So a few weeks back, a buddy of ours received notice from a friend that Dell had an incredible deal on their website: $160 off a 500GB external hard drive. Price after rebate: $80. Yes, 500GB for 80 fricken dollars. Well, it suffices to say we ordered a bunch. I bought two for myself, expecting to be able to extract the drives from their chassises (can you even make that world a plural?) and stick them in my MythTV Backend. Of course, most of us figured it was a pricing error on their website and the orders would be cancelled or the price amended and a correction issued to we, the customers. A suspicion confirmed when we discovered, later in the day, that the discount had been reduced to a mere $60 (if I recall), and another hard drive, far more expensive than the one we ordered, now tagged with the $160 price cut.
Anyway, fast-forward a couple weeks, and lo and behold, much to our surprise, the drives start showing up! Pretty nice ones, too. Snazzy aluminum case, nice little stand, the whole works. And today, mine arrived! So this evening, I extracted the drives from their cases (turns out they were Deskstars in a straight-up USB HD enclosure) and installed them in my backend. Voila! Another 500GB (they’re set up in a mirror), or 206 hours of recording time, available for our enjoyment! Great success!
Oh, and Jen, if you find this boring… piss off! ;)
The story traces the life of David Copperfield from childhood to maturity. David is born in Blunderstone, Suffolk, near Great Yarmouth, Norfolk, England, in 1820, six months after the death of his father. David spends his early years with his mother and their housekeeper, Peggotty. When he is seven years old his mother marries Edward Murdstone. David is given good reason to dislike his stepfather and has similar feelings for Murdstone's sister Jane, who moves into the house soon afterwards. Murdstone attempts to thrash David for falling behind in his studies. David bites him and soon afterwards is sent away to a boarding school, Salem House, with a ruthless headmaster, Mr. Creakle. There he befriends James Steerforth and Tommy Traddles.
Well, after at least of month of effort, I finally finished David Copperfield (just in time, too, given the start of cycling season, which has put a rather sizeable dent in my available reading time), and I must say, it’s one of the best books I’ve read in a long long time. Of course, this probably shouldn’t be surprising, Dickens being considered one of the greatest English language authors… ever, really. But, given my general aversion to “classics” (despite my constant effort to read them), the language often being difficult to digest, and the comprehension of the subject matter often reliant on knowledge about the period the work was written in, I was skeptical. Victorian period pieces? How enjoyable a read could that possibly be?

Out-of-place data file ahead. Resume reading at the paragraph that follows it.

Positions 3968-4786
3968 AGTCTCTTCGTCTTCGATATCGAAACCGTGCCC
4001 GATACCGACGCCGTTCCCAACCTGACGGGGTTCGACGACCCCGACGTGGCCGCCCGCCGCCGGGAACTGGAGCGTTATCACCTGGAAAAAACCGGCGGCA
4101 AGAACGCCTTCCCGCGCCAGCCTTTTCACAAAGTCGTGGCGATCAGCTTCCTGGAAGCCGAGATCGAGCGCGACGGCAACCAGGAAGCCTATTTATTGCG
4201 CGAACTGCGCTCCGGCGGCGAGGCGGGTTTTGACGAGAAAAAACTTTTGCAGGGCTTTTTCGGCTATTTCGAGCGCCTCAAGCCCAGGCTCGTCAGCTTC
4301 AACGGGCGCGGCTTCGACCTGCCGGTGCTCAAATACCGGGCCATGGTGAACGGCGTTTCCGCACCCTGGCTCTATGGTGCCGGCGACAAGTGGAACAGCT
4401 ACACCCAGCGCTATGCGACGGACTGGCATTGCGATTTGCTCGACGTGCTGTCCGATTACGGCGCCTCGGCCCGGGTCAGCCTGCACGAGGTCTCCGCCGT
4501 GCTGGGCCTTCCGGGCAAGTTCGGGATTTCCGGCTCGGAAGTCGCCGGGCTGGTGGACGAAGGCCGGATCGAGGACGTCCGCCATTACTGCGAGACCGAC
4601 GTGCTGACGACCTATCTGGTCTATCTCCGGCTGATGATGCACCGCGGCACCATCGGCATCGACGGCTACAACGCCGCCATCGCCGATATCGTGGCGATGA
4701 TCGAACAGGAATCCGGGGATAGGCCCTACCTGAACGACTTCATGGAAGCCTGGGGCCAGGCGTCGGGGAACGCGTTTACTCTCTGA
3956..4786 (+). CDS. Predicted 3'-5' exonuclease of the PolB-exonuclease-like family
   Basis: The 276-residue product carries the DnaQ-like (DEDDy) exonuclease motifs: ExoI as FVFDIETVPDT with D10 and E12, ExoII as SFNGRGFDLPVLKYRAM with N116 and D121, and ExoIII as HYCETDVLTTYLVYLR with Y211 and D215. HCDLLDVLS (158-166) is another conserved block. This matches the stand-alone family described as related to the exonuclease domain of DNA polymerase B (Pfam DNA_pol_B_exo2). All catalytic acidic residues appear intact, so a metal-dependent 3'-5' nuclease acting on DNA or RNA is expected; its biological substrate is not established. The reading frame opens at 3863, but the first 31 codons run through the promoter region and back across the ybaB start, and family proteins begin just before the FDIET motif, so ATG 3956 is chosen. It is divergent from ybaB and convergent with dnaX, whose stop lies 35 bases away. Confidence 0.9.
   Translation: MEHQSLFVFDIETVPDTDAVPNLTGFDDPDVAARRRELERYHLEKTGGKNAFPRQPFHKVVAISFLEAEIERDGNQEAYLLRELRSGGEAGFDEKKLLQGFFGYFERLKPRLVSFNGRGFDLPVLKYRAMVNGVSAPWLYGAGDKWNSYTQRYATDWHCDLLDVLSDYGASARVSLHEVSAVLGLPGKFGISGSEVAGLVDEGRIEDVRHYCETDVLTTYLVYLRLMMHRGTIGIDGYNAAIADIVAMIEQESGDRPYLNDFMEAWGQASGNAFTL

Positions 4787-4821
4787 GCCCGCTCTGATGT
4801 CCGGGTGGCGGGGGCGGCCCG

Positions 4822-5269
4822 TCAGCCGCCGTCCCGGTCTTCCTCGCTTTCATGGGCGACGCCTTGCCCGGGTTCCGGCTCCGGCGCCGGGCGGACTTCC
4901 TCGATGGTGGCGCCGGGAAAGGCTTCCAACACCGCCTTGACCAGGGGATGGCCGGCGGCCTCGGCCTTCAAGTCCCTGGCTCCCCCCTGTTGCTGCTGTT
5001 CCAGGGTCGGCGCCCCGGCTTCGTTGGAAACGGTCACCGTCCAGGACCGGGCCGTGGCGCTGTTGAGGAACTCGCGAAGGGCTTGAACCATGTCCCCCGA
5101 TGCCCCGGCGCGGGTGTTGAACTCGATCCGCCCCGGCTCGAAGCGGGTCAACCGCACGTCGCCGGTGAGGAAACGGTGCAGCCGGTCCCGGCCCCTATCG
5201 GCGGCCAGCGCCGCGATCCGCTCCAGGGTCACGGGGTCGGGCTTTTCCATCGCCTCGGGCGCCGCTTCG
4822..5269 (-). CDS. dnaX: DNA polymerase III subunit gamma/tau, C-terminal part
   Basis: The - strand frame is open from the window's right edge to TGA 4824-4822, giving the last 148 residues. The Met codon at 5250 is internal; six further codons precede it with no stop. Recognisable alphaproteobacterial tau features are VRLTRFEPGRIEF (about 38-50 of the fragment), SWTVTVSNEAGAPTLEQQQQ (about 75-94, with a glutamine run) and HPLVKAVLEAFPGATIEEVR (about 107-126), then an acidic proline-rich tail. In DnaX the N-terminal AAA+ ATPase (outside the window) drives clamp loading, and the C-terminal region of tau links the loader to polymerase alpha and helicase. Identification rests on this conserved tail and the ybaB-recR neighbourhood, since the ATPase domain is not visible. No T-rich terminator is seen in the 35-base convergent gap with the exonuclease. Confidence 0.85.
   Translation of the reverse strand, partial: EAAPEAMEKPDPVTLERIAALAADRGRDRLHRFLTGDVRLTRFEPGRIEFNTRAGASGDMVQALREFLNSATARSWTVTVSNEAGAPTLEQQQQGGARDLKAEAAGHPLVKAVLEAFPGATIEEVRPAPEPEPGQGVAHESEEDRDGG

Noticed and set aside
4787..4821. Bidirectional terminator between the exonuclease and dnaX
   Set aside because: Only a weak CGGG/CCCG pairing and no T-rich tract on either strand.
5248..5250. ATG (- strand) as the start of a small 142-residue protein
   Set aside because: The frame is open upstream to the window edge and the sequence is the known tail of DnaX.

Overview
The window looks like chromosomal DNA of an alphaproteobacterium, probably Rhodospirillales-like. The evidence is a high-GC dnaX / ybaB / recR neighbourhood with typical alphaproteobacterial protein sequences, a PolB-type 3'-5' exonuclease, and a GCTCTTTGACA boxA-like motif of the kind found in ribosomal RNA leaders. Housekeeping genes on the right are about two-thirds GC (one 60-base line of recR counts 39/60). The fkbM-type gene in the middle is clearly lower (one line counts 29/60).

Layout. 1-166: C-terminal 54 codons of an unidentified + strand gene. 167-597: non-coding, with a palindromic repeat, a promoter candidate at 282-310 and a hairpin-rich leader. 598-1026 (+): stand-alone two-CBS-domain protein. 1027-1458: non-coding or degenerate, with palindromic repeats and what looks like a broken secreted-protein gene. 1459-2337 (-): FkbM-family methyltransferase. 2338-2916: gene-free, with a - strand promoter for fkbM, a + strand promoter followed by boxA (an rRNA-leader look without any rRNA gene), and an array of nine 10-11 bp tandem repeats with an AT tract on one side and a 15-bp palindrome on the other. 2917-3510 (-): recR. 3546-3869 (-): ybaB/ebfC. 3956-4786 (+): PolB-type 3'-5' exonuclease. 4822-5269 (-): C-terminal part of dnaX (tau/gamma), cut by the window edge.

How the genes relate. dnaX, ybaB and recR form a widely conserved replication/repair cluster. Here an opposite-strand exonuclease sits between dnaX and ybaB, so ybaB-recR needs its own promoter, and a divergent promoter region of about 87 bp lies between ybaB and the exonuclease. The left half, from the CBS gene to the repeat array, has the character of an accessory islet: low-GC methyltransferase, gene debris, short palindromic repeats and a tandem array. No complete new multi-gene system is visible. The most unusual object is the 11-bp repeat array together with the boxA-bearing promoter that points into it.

Turns out, very enjoyable! Dickens is considered a great master of characterization, and I never really understood what that meant until I read this book. Unlike most books, where my drive to read is fueled by a desire to find out “what happens next”, aided by little breadcrumbs the author sprinkles along the way, when reading David Copperfield, I found it was the characters I cared about. Would Mr. Micawber ever sort out his financial woes? Would Uriah Heep’s hold on Mr. Wickfield be loosed, and would he get his comeuppance? Would Traddles finally get married? Would Mr. Dick finally exorcise King Charles I from his mind? It really was a unique reading experience, sad and serious at times, uproariously funny at others (every time I read the closing on one of Mr. Micawber’s letters, I quite literally laughed out loud).
So, if you can handle a slightly more challenging read (the language isn’t difficult, just different in style), I’d suggest checking out David Copperfield. Meanwhile, I can now dig into Nicholas Nickleby… expect another review in, say, three months time.
So it turns out that buying a new backup device for my DS has had an extremely detrimental effect on my writing frequency. Actually, it’s worse than that… it’s a combination of a new backup device, with Nethack. Not good.
In particular, I got the idea in my head to take NethackDS and basically rewrite the user interface, to make it more comfortable to use. See, NethackDS takes the simplest approach to a port, making extensive use of an on-screen keyboard and an ultra-small font to provide an experience very similar to Nethack for Unix. However, the interface is far from efficience, and is pretty tough to read, to boot.
And so I took it upon myself to spruce things up. Now, I haven’t gotten very far. In fact, I’ve only just gotten some text on the screen (though this required porting a BDF parser and writing a bit of rendering code), but progress is being made… so, hopefully in a few weeks, I’ll have a fancy new DS port of Nethack to play with.
I’m not sure this is a good thing.